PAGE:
When I set off with you and Fin in the car I had no idea that this trip would end as it did.  I was completely calm, matter of fact, a mum in a car on her way to pick up a prescription.  I had to go to the Children’s Observation Unit in the Women & Children’s Hospital to collect the script and then take it to the hospital pharmacy to collect the medication.  As I pulled up to the car park I did get a sense that this is where it all began, and I looked up to the top floor of the hospital and recollected those wonderful moments when I gave birth to you, my beautiful baby girl, and set free all the fears I had during the pregnancy that something bad was going to happen to you.  I took a deep breath and made my way into the hospital, called the lift and made my way with you and Fin up to the 4th floor.  The Children’s Ward, where you spent the first 8 days of your illness, was to our left.  There was a sign on the door saying it was closed.  Not permanently I guessed; sometimes when the wards were short-staffed they pooled the resources into one ward rather than keeping both open.  We turned right and approached the door to the Observation Unit, the unit where we took you after we had been seen in A&E.  I had taken just a few steps before a feeling of panic overcame me, and began to cry unexpectedly.  But I had Fin with me so I needed to be strong and brave and not let him, or you, see me sad.  So I shook it off and pressed the buzzer, but I couldn’t hold it back and walked into the Unit with tears streaming down my cheeks.  A nurse approached, she looked concerned, but I tried to collect myself and told her that I was there to pick up a prescription for you.  She asked me what the prescription was for, and for the first time since this whole ordeal began I could not for the life of me remember the name of your medication!  I remembered the aspirin, but no matter how hard I tried to summon up lansoprasole in my mind, it would not come.  I felt under pressure from the nurses watching the crazy woman (me) in the reception area, crying and looking like she was going out of her mind.  They said it didn’t matter and found the prescription for me.  I left the ward, and once out on the landing area I fell apart in heavy sobs.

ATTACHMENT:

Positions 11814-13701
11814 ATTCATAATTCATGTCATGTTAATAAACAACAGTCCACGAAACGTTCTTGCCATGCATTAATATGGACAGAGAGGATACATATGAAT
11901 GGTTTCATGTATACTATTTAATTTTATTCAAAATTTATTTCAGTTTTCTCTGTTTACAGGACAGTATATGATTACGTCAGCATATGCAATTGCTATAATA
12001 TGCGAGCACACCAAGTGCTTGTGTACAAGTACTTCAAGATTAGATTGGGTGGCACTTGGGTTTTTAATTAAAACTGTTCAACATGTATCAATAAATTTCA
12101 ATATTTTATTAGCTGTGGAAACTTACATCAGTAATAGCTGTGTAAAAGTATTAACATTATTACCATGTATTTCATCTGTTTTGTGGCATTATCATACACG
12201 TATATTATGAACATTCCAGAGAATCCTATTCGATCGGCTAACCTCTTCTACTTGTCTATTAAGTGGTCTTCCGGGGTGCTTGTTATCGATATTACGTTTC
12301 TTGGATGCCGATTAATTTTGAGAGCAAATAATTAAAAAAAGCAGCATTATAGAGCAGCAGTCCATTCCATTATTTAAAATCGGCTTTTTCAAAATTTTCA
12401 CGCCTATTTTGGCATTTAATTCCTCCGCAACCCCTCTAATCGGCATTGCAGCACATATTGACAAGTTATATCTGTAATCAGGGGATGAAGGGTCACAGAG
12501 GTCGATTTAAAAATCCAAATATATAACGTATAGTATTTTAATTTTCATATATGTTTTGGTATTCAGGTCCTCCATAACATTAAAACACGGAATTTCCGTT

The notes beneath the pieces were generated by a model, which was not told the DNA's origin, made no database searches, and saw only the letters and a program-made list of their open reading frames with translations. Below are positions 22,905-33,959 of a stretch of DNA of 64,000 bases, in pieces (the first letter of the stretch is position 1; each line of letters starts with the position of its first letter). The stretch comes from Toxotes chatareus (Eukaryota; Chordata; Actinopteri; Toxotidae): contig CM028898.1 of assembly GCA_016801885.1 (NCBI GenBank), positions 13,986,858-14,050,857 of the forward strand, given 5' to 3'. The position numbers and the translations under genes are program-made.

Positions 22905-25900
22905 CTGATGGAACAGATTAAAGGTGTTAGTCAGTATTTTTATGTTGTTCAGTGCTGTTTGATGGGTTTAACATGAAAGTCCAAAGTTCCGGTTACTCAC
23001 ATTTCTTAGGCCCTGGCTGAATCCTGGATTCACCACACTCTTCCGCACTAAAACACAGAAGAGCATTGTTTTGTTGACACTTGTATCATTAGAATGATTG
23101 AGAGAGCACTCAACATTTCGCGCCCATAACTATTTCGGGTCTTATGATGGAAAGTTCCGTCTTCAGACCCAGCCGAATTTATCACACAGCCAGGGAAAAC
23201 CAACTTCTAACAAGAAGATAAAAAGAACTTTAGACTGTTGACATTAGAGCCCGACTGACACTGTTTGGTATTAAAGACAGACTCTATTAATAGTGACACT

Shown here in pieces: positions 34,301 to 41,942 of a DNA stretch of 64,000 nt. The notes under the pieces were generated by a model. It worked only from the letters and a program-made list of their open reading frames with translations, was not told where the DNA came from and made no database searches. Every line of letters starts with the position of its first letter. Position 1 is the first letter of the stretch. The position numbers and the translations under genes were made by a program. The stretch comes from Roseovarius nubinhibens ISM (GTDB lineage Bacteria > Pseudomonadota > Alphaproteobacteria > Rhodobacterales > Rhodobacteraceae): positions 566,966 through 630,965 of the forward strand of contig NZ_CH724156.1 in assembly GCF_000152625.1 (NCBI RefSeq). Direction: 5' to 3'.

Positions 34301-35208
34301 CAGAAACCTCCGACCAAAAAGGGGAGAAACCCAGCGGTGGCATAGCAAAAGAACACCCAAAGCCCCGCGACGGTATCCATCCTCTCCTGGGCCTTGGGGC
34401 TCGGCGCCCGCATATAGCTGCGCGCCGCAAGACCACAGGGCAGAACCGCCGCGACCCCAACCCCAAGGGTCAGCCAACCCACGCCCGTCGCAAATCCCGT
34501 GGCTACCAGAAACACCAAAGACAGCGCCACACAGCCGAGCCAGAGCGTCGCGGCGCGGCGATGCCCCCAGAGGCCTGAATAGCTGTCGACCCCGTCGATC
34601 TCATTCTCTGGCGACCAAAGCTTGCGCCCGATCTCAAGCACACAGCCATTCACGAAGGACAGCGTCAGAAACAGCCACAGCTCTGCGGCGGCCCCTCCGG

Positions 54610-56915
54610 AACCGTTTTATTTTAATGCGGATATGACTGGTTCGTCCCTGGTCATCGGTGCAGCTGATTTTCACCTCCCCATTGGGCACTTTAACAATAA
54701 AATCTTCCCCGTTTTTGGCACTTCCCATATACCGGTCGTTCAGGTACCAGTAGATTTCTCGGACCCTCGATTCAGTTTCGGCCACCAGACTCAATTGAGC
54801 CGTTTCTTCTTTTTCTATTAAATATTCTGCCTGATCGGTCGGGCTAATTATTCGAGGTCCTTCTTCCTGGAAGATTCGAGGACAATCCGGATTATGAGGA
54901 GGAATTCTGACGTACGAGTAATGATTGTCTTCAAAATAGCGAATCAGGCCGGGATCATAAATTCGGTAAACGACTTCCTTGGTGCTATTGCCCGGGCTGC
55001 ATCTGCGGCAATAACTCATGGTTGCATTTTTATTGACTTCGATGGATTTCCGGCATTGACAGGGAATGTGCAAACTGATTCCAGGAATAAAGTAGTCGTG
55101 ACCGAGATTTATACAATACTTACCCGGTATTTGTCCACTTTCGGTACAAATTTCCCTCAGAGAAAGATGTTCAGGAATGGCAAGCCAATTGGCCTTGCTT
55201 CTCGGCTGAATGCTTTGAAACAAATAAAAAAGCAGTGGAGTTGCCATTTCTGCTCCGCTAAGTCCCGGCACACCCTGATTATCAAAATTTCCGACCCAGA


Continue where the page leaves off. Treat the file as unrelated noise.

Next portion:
I don’t think I’ve experienced a panic attack before, but I would say that was what I had right there on that landing.  I was gasping for air in between the sobs and I felt like it was never going to end.  Finlay looked up and said “why are you upset mummy?”, which pulled me from whatever it was that I was in and I took a few deep breaths before shaking myself off and heading towards the lift.  Although I was able to hold myself together better, I couldn’t stop the tears from flowing.  Seems to be the case these days – I can go days without shedding a tear, but when I do allow them to fall there’s no stopping them.  It’s worse when I am on my own and I am left with my thoughts trying to process the hell that we have been through together.  I must have looked a mess by the time we got to the pharmacy, and I really could have done without the rigmarole that followed as the pharmacist questioned your medication, the dose, the way in which it is administered.  We definitely need to get a more robust plan in place for your medication, especially when the cardiology appointments start to become wider apart.

Your Annie Nic says that I should go and see my doctor; that it isn’t right that I should have such bad days or that I find it hard to be alone and I might need some help to come to terms with it all.  But I think I am doing ok.  As well as can be expected anyway.  It’s kind of like post-traumatic stress isn’t it?  And it’s bound to come out now that things are settling and there is time for me to think about me.  I don’t know.  Right now I feel so confused about it all.  I feel like I’m doing ok, and then I’m transported back in time to those days where you were not my little Freya, when you looked so lost and confused and I couldn’t make you feel better.  I wonder how long I will be haunted by the memory of those weeks we spent in hospital.  If there will ever be a time when I look at you and realise that I’ve forgotten about anything but how wonderful you are.  I hope so Peanut, I really do,  because I don’t want to waste our time together agonising over what might have been.  The worst did not happen.  You fought back, and your little face shone again, and it continues to shine brighter every single day.  That light is the fuel I need to keep me going.  I’ve said before, this world is a much brighter place because you are in it.  I love you, I always will.

2 thoughts on “Freya’s Story (26)

  1. Oh my poor sweetheart. I think Nic could be right (isn’t she always LOL) post traumatic stress also has a treatment so perhaps you should go and talk to the doctor about it. It’s not a weakness, you have been through hell these past few months. You need to look after yourself too .love you xxx

    Liked by 1 person

  2. I think your mum is right. You have been through so much. Go to seek help. It will help you get through what you’re feeling.
    Thinking of you xxxxxx